Memorial Hospital in Ohio Pays Government $8.5 Million to Settle False Claims Act Allegations that it violated the False Claims Act, the Anti-Kickback Statute and the Stark Statute by engaging in improper financial relationships with referring physicians, the Justice Department announced today.
“Improper financial relationships between health care providers and their referral sources can undermine physicians’ judgment about patients’ true health care needs and drive up health care costs for everyone,” said Assistant Attorney General for the Justice Department’s Civil Division Stuart F. Delery. “The Justice Department is firmly committed to recovering the taxpayer dollars lost due to these arrangements and making sure that all health care providers follow the rules.”
The Anti-Kickback Statute and the Stark Statute restrict the financial relationships that hospitals may have with doctors who refer patients to them.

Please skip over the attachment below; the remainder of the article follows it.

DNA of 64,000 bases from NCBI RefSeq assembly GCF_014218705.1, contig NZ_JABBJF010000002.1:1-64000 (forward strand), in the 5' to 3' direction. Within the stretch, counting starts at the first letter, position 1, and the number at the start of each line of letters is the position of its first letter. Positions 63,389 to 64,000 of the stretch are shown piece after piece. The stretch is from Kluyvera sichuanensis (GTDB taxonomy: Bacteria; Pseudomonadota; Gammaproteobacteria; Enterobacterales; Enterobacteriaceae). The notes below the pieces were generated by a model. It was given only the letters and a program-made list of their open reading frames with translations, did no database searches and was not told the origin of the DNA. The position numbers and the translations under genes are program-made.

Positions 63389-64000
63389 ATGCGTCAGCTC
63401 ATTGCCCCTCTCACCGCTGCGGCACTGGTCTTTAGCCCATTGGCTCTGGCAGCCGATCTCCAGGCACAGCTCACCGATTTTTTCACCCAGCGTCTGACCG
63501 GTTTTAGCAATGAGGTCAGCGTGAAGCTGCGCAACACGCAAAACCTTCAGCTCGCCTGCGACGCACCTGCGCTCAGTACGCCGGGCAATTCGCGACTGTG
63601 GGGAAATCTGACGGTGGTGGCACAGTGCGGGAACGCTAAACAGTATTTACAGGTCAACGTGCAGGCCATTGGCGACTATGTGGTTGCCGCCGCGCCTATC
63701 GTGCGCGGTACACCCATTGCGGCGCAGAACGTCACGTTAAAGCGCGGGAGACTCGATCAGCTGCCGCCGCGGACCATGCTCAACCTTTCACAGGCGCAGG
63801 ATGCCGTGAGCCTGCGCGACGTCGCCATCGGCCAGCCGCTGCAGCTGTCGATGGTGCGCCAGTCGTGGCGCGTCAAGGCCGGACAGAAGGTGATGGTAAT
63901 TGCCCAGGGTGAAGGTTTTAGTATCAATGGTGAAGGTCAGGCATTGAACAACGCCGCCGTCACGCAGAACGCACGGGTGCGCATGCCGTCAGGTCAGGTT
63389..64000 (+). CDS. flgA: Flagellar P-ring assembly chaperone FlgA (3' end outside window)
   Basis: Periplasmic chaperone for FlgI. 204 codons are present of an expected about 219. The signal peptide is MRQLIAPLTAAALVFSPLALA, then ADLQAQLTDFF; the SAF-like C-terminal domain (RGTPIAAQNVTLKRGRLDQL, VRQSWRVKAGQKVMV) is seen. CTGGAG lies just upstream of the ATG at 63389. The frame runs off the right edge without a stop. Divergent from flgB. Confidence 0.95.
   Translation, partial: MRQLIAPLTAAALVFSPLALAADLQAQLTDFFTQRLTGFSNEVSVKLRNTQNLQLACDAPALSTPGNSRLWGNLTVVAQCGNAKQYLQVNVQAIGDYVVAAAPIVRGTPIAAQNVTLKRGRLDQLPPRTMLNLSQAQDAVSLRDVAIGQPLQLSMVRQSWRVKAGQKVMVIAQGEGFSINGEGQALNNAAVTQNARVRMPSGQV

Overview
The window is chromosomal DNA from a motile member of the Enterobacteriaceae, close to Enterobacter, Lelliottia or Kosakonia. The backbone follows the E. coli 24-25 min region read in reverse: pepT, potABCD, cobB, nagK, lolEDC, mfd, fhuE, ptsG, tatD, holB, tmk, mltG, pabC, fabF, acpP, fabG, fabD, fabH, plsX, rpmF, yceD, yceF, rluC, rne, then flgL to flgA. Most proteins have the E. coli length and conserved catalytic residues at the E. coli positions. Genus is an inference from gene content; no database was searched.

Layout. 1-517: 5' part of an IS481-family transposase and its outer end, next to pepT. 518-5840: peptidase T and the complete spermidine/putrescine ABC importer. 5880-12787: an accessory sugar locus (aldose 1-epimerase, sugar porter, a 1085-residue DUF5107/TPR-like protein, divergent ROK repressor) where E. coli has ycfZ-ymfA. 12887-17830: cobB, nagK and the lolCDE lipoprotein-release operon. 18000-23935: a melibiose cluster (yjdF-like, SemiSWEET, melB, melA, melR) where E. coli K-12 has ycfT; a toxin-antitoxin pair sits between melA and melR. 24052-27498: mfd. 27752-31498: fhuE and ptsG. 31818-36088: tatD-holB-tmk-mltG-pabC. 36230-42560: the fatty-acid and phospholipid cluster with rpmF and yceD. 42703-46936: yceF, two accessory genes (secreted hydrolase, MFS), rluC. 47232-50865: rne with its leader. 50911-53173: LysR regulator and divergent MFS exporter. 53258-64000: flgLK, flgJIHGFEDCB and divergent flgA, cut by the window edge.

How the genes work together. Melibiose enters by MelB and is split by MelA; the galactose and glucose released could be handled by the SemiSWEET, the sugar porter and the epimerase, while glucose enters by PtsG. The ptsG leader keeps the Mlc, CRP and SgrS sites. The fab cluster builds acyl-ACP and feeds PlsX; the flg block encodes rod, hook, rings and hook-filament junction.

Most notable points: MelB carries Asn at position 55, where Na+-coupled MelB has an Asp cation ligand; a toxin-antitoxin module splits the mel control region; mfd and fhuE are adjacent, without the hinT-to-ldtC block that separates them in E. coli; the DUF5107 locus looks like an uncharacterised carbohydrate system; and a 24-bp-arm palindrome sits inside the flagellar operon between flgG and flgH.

The settlement announced today involved allegations that financial relationships that Memorial had with two physicians “ñ a joint venture between Memorial and a pain management physician and an arrangement under which an ophthalmologist purchased intraocular lenses and then resold them to Memorial at inflated prices – violated statutory requirements. These issues were disclosed to the government by Memorial.
The improper referrals at issue in this matter included Medicaid patients. Medicaid is funded jointly by the states and the federal government.
Jeffrey A. Newman represents whistleblowers